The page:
Supreme Court Appointments And Lame Duck Presidents: Yes, Both Sides Do It
The politicization of Supreme Court appointments didn't start with Republicans last night.
Since this is likely to get lost in the lively comment thread we’ve got going on in response to my post about the political battle over the seat vacated by the death of Justice Scalia, I figured it was worthwhile to highlight this article published by Politico on July 27, 2007:
New York Sen. Charles E. Schumer, a powerful member of the Democratic leadership, said Friday the Senate should not confirm another U.S. Supreme Court nominee under President Bush “except in extraordinary circumstances.”
“We should reverse the presumption of confirmation,” Schumer told the American Constitution Society convention in Washington. “The Supreme Court is dangerously out of balance. We cannot afford to see Justice Stevens replaced by another Roberts, or Justice Ginsburg by another Alito.”
Of course, there’s also this:
A White House spokeswoman, Dana Perino, said Schumer’s comments show “a tremendous disrespect for the Constitution” by suggesting that the Senate not confirm nominees.
“This is the kind of blind obstruction that people have come to expect from Sen. Schumer,” Perino said. “He has an alarming habit of attacking people whose character and position make them unwilling or unable to respond. That is the sign of a bully. If the past is any indication, I would bet that we would see a Democratic senatorial fundraising appeal in the next few days.”
Charles Schumer, I would note, will be the incoming leader of the Senate Democratic Caucus in 2017 and will serve as either Senate Minority Leader or Senate Majority Leader depending on how the battle for Senate control plays out in November.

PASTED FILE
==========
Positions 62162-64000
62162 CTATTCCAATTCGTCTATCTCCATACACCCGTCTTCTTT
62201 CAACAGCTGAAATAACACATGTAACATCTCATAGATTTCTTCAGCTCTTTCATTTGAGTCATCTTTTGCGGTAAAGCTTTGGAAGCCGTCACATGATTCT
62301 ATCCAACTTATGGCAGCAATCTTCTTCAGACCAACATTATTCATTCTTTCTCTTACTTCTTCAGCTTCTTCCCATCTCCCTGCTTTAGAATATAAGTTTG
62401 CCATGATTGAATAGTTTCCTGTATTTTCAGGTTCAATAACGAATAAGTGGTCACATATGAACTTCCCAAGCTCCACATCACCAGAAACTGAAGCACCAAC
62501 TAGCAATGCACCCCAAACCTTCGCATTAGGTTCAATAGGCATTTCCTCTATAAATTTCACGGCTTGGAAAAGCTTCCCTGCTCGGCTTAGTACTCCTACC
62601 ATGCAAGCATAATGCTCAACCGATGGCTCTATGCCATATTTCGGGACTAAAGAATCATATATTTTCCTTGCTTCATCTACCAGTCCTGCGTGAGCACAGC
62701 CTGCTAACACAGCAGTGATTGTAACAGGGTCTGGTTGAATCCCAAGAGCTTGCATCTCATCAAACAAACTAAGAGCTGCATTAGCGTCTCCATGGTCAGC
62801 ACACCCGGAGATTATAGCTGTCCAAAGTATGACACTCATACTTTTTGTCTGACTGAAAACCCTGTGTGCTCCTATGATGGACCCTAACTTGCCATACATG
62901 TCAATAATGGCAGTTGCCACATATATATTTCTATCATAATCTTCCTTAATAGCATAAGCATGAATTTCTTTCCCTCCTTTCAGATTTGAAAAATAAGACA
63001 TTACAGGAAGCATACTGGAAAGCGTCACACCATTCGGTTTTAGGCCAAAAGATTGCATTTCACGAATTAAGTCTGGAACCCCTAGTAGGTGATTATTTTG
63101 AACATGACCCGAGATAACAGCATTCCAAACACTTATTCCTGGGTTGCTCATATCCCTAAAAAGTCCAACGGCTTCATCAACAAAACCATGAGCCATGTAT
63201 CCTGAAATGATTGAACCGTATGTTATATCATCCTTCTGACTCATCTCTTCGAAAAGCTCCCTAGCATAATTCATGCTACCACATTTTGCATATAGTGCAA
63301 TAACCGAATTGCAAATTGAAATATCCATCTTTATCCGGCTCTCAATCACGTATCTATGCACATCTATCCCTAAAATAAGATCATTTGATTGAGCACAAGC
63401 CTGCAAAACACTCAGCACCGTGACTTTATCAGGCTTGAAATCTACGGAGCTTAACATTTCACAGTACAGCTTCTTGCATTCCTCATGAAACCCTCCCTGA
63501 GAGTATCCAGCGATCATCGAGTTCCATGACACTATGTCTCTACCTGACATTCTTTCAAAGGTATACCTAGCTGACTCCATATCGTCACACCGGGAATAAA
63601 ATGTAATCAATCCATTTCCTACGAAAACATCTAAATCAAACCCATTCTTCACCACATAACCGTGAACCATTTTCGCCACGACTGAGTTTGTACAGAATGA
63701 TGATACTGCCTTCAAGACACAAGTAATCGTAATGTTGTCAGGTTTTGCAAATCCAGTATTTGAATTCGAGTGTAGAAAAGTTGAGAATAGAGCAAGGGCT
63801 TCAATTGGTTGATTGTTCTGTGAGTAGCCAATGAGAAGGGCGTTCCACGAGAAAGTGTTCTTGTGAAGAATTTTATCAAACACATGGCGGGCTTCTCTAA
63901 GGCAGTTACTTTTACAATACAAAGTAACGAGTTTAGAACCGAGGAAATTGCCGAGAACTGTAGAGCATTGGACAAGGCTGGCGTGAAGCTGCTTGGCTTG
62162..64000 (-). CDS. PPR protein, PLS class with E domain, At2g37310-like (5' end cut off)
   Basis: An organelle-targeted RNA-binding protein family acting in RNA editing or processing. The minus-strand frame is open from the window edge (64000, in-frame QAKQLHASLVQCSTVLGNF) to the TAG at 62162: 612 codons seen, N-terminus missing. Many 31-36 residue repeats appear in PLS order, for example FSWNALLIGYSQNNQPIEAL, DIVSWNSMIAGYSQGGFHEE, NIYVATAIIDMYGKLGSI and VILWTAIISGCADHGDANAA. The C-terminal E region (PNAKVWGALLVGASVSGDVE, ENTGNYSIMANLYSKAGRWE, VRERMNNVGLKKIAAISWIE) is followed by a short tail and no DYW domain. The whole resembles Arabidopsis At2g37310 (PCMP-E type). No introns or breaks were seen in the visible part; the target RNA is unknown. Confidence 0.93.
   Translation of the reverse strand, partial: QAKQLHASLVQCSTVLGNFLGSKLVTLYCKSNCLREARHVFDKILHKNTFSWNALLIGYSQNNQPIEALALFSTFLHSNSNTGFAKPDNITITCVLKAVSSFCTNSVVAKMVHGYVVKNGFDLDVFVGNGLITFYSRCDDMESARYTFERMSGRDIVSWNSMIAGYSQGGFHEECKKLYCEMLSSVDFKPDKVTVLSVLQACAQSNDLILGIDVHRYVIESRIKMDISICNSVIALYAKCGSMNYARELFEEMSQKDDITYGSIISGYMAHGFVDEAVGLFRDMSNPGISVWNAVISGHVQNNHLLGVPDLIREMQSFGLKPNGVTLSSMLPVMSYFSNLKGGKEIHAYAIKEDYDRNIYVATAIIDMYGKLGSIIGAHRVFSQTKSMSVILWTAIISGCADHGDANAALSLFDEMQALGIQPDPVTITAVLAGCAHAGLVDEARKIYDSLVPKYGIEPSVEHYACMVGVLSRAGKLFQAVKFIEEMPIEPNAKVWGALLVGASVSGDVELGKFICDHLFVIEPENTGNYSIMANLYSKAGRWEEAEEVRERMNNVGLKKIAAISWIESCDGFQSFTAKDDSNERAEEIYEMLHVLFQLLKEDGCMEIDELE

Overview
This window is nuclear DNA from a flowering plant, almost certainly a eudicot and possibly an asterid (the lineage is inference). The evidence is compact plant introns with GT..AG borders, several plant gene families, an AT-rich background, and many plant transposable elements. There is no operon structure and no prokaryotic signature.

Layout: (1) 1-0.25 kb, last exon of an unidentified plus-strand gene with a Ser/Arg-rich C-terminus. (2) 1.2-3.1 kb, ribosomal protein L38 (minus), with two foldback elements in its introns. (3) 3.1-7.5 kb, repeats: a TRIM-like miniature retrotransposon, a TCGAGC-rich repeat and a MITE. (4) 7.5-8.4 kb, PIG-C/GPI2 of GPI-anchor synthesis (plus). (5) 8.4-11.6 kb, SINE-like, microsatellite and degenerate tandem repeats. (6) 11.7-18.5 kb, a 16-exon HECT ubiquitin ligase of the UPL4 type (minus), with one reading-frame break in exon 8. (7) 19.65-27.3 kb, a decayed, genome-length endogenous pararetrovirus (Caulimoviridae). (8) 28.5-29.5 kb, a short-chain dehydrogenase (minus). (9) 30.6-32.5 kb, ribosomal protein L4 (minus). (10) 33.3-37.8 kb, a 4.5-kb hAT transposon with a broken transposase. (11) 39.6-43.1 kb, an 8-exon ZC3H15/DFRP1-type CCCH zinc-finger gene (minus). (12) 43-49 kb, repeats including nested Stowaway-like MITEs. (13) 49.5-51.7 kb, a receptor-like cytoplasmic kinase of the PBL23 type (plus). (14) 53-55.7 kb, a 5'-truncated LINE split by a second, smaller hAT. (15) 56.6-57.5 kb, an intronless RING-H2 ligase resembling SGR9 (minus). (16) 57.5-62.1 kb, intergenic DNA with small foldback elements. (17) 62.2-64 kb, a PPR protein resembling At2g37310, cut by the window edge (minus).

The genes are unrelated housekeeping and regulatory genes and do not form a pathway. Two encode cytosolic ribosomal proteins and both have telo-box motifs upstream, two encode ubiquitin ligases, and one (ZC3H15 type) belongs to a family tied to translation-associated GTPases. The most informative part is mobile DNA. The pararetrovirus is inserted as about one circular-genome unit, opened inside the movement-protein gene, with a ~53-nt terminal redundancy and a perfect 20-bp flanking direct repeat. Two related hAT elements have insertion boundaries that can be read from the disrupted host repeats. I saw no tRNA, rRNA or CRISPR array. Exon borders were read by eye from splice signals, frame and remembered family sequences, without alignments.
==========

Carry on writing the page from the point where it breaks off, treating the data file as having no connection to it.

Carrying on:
So, yes we’ve got a case of bipartisan hypocrisy going on here, but that should hardly be surprising. Ever since the Bork nomination Supreme Court nominations have become increasingly politicized, and that has only become worse as our politics has become more and more polarized. Many books and countless miles of column inches have been written about why this has happened and what can be done to solve it, but to deny that it exists, that it exists on both sides of the political aisle, and that it predates the Obama Administration is to quite simply deny reality.
As I said in one comment to the Scalia post, anyone who doesn’t believe that Democrats would be acting the same way as Senate Republicans if the situation were reversed is simply refusing to recognize reality. If it were Ruth Bader Ginsburg who had suddenly passed away during the final year of a a Republican Presidency, there would be plenty of Democrats calling on the Senate to forego action on a nomination until a new President takes office. If the Senate at the time were controlled by Democrats, the odds that their Majority Leader and their Chairman of the Judiciary Committee would be taking the the exact same position that Mitch McConnell and Charles Grassley are taking. Similarly, Hillary Clinton and Bernie Sanders would be sounding like Ted Cruz on this issue, and Ted Cruz would be decrying the Democrats’ partisanship in refusing to allow the outgoing Republican President to have his nominee given an up or down vote. Only someone who is incredibly naive about how politics works could believe the situation would be otherwise.